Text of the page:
TATIANA ROMANOV: GRAND DUCHESS TATIANA NIKOLAEVNA OF RUSSIA
“The second bright happy day in our family: at 10.40 in the morning the Lord blessed us with a daughter – Tatiana. Poor Alix suffered all night without shutting her eyes for a moment, and at 8 o’clock went downstairs to Amama’s bedroom. Thank God this time it all went quickly and safely, and I did not feel nervously exhausted. Towards one o’clock the little one was bathed and Yanyshev read some prayers. Mama arrived with Ksenia; we had lunch together. At 4 o’clock there was a Te Deum. Tatiana weighs 8 ¾ pounds and is 54 centimeters long. Our eldest is very funny with her. Read and wrote telegrams…”
~ From the diary of Nicholas II, 29th May, 1897 ~
Tsar Nicholas II’s second daughter, Grand Duchess Tatiana Nikolaevna, was born to the growing Romanov family on May 29 (Old Style) 1897, in Peterhof – a town located on the Golf of Finland, just outside of St Petersburg. While her big sister Grand Duchess Olga resembled their father, baby Tatiana looked more similar to her mother, and the Tsar often remarked that she reminded him of his wife. Nicholas II loved his second daughter dearly; later her sisters used to joke that if it was necessary to appeal to him with any request: “Tatiana must ask Papa to allow us to do this.”
The little Tatiana Romanov was a calm, balanced child, with dark auburn hair and large wide-set grey eyes. Growing up, the Grand Duchess wore simple white muslin dresses and sailor suits decorated with intricate embroidery, usually made by her mother. She played with toys which once belonged to her older sister, to whom she was very close. Together the two girls made up the “Big Pair” – as they were affectionately known within the family, and among their relatives and friends. When they started writing in their diaries, the Romanov sisters referred to themselves simply as “we 2”.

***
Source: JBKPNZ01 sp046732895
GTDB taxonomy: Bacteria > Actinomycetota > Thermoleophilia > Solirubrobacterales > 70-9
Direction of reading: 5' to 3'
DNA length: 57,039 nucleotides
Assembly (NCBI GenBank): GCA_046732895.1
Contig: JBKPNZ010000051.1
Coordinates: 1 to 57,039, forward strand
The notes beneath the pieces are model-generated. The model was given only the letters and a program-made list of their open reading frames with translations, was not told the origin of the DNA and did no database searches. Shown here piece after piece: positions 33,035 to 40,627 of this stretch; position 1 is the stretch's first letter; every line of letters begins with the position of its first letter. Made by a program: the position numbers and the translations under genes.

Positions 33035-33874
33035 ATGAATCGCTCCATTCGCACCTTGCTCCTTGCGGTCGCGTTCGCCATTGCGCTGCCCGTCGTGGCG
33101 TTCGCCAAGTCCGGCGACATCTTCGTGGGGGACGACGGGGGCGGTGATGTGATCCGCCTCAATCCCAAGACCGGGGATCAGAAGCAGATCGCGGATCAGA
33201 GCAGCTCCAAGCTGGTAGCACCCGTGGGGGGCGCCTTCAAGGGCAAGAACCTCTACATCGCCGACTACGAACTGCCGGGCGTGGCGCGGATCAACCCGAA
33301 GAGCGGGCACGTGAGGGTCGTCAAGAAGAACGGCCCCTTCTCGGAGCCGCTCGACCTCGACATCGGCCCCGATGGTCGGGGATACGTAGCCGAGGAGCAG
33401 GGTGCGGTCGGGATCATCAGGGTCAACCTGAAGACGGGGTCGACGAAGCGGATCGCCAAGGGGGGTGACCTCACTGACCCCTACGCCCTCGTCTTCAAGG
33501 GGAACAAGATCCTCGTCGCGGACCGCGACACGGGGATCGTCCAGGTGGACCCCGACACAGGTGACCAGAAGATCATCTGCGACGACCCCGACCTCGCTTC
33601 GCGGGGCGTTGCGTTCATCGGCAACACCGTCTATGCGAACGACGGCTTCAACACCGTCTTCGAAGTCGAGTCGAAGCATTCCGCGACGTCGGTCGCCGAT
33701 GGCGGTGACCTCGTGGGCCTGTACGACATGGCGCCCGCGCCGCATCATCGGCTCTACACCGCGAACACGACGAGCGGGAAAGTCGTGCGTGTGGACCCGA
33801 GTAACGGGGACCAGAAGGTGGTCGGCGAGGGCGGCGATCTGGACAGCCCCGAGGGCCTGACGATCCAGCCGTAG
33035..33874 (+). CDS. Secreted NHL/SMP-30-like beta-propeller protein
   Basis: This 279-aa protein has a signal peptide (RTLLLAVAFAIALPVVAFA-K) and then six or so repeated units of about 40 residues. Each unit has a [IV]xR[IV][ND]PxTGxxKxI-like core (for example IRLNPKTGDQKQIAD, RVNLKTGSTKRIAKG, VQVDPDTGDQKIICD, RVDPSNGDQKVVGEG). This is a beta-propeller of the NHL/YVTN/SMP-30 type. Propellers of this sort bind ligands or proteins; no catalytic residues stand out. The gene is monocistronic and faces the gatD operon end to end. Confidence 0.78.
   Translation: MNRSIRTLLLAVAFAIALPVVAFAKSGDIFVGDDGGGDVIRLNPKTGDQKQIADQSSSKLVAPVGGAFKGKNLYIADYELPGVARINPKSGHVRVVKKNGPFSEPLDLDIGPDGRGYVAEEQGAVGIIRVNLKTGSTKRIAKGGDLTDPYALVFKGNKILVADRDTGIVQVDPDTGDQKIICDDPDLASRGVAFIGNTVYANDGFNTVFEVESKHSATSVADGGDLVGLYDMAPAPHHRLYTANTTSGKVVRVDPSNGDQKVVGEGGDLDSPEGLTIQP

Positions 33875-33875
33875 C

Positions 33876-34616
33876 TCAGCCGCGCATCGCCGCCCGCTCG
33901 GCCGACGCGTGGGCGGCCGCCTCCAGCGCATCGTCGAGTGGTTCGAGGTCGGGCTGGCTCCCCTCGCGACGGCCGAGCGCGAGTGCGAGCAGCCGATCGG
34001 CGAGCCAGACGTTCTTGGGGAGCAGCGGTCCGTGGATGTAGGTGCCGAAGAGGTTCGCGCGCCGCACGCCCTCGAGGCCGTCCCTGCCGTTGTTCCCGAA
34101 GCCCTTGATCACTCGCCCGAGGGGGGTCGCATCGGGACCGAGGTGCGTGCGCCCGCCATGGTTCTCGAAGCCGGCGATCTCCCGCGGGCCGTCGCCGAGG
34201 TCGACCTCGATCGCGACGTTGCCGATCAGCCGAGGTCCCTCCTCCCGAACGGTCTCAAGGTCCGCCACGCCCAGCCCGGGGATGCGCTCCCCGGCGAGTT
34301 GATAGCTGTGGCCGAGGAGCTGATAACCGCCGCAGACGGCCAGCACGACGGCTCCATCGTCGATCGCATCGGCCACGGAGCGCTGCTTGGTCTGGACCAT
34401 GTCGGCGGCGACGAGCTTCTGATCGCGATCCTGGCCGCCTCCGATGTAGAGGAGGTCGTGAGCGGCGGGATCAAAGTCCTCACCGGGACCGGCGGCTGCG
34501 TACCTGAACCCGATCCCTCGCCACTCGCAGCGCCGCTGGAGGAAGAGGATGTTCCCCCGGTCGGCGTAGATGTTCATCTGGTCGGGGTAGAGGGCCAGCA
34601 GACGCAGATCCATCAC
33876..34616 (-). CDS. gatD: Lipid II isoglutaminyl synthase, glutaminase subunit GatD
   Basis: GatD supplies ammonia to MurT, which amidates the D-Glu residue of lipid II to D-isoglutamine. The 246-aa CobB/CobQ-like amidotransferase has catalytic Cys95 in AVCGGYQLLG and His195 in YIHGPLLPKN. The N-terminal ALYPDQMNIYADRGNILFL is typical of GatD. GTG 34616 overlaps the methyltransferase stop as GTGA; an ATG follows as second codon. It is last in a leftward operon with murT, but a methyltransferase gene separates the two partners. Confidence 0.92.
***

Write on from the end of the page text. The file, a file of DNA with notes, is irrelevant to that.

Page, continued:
Tatiana Romanov was very direct and practical, even as a little girl. One of Romanov family nannies, Margaretta Eagar recalled: “One day the children and I were walking in the garden of the Winter Palace. The Emperor has some really beautiful collie dogs, and these were taking exercise in the garden at the same time. One of them, a young untrained creature, jumped on Tatiana Nikolaevna’s back, and threw her down. The child was frightened and cried most bitterly. I lifted her up and said: ‘Poor Sheilka! She did not mean to hurt you; she only wanted to say ‘Good-morning’ to you.’ The child looked at me and said, ‘Was that all? I don’t think she is very polite; she could have said it to my face, not to my back.’”
Grand Duchess Tatiana was growing up to be straight forward, honest and pure of nature; she had a tendency towards establishing order in life and had a highly developed sense of duty. She was always in charge of the household routines, and because of her mother’s illness she usually was the one who took care of her frequently ill little brother Tsesarevich Alexei. Tatiana was also often the one who accompanied her father for walks when no aid-de-camp was available. She was intelligent, highly developed, and loved to be in command, and in particular enjoyed to embroider and iron clothes.
A close Romanov family friend, Anna Vyrubova remembered that when Empress Alexandra taught needlework to the children, Grand Duchess Tatiana did it much better than the others. She had very deft hands, made blouses for herself and for her sisters, embroidered, knitted and brushed her mother’s hair perfectly when the maids were not available. According to Count Peter Grabbe, Tatiana Romanov was “the family’s manager and organizer, and possessed more than her sisters, a highly developed sense of her position as the daughter of the Tsar.” Although Grand Duchess Tatiana was always aware of the duties that came with her high station, she was also at times embarrassed by it. One time, Baroness Sophie Buxhoeveden addressed Tatiana as “Your Imperial Highness” and the Grand Duchess, so used to being called simply by her patronymic, kicked Sophie under the table with her foot and whispered “Are you crazy to speak to me like that?!”